We love the Vietnamese sauce nouc cham for dipping freshly steamed lobster or Vietnamese-style summer rolls packed with lobster. The sauce has tangy, sweet, and sour flavors due to its combination of vinegar and lime juice, which brings acidity, with sugar providing sweetness. Additional ingredients like Thai chiles or sambal oelek provide heat, with green onions and cilantro adding freshness. The final addition of fermented fish sauce provides a funky salty layer of umami, tying together the flavors of the nouc cham sauce.

Pairing the sauce with lobster enhances the lobster's succulence, boosting the meat's sweetness while highlighting the briny saltiness of the ocean-grown crustacean. Conversely, the sour notes in the sauce cut through the richness of the shellfish. We recommend using lobster tail meat with a red nouc cham sauce. The tail meat is slightly denser than the claws and body of the fish, which will stand up to the extra pop of heat from the sauce (if you include sriracha in your recipe).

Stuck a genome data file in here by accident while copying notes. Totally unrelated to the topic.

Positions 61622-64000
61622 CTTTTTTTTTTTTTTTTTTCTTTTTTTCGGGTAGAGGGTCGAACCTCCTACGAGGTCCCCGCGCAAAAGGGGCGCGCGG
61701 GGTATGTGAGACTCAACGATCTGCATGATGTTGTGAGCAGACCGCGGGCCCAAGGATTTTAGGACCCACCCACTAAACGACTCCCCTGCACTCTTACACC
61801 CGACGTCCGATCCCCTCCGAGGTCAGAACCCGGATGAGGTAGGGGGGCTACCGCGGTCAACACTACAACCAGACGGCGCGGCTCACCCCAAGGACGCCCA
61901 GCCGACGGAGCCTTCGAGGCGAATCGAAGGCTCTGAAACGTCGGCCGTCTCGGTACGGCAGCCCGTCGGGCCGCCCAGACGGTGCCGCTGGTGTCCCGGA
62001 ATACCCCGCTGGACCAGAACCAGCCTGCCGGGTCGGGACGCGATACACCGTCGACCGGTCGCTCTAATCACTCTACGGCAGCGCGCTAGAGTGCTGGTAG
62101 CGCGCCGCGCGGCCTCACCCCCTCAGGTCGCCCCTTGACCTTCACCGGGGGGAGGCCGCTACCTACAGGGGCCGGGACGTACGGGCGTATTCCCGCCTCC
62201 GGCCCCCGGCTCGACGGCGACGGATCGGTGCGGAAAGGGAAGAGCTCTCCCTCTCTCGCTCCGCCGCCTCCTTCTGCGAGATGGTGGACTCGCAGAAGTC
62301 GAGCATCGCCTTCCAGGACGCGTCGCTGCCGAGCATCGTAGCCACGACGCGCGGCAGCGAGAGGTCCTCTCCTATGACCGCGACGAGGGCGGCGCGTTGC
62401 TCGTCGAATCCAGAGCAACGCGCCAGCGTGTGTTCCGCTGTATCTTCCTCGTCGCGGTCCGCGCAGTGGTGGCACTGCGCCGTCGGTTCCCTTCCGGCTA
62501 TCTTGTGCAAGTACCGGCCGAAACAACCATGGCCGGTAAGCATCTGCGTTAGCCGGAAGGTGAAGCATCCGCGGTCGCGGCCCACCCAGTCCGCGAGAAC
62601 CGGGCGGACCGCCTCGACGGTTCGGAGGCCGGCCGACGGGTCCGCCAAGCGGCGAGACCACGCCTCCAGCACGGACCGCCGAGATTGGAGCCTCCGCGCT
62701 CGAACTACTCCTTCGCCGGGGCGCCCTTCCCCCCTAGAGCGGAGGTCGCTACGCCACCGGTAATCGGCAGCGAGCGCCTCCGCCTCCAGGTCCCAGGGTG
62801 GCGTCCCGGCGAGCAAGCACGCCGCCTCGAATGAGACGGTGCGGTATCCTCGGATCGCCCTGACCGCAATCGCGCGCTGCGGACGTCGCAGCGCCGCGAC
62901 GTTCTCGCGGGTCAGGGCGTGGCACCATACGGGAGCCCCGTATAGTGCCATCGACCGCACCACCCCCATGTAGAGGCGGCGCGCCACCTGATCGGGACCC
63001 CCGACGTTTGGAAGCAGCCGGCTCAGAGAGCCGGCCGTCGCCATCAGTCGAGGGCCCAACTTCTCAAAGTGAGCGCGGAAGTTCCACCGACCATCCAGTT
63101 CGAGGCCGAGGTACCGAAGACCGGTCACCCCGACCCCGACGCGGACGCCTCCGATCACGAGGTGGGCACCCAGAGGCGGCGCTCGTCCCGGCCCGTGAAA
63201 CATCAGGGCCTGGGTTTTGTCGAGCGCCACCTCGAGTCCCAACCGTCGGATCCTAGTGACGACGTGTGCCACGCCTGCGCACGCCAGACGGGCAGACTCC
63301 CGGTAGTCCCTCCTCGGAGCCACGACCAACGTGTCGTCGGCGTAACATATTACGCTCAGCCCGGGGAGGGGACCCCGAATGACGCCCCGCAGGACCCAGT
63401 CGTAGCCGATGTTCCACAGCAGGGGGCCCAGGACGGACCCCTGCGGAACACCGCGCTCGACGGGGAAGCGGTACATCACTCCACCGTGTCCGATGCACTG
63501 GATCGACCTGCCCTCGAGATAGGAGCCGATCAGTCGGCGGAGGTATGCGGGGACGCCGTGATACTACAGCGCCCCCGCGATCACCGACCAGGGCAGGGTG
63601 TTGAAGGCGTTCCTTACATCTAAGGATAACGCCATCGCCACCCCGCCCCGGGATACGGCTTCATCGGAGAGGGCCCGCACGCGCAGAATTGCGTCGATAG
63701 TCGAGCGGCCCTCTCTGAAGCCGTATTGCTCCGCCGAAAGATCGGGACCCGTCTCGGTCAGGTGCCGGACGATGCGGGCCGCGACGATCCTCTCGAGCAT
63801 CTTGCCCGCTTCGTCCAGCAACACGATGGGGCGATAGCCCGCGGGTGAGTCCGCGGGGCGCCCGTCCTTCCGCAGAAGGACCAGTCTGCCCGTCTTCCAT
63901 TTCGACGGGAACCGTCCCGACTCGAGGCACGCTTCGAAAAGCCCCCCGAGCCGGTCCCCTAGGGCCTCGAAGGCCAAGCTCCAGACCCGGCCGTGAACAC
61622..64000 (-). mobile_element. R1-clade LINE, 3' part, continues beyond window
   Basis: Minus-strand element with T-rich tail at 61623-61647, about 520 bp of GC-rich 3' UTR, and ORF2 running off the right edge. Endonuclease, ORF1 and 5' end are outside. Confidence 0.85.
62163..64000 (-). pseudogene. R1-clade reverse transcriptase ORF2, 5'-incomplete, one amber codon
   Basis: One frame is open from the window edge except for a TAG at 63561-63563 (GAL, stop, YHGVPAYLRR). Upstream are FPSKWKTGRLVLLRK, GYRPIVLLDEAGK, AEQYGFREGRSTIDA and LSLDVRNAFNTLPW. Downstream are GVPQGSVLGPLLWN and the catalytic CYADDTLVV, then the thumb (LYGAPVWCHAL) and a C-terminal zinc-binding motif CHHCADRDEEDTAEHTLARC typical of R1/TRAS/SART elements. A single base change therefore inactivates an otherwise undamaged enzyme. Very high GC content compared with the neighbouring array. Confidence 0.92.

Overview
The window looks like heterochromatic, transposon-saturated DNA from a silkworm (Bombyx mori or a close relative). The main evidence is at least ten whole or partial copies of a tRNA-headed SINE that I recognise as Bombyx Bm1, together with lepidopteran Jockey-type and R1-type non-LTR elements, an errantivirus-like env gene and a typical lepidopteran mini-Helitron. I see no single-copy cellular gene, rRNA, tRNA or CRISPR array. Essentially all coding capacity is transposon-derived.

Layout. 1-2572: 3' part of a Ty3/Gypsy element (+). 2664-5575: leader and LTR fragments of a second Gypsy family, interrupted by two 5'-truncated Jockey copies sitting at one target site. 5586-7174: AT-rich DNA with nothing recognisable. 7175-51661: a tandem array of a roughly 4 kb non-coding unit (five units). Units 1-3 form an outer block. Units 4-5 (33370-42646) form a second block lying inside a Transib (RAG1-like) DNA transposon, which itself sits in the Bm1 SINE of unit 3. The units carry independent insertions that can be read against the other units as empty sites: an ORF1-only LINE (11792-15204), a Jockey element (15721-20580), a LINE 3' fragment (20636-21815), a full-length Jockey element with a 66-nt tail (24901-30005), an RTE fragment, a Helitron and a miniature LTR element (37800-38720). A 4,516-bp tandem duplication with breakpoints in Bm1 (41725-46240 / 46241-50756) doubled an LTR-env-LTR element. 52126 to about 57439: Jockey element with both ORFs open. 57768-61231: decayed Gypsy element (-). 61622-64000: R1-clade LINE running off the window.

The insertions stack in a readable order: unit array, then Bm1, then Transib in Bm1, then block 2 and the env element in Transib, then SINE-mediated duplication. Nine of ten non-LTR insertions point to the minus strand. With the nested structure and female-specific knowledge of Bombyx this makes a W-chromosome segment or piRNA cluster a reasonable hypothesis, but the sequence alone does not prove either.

Cocktail sauce

There is something so appealing about the combination of shellfish with classic cocktail sauce. The tangy, spicy sweetness of the ketchup-based sauce has been topping crustaceans and bivalves since the 19th century when a gold miner in San Francisco first put the combination together. The story goes that the miner took a shot of whiskey and then poured a raw oyster, Worcestershire, hot sauce, lemon, and ketchup into the glass, creating the first oyster shot.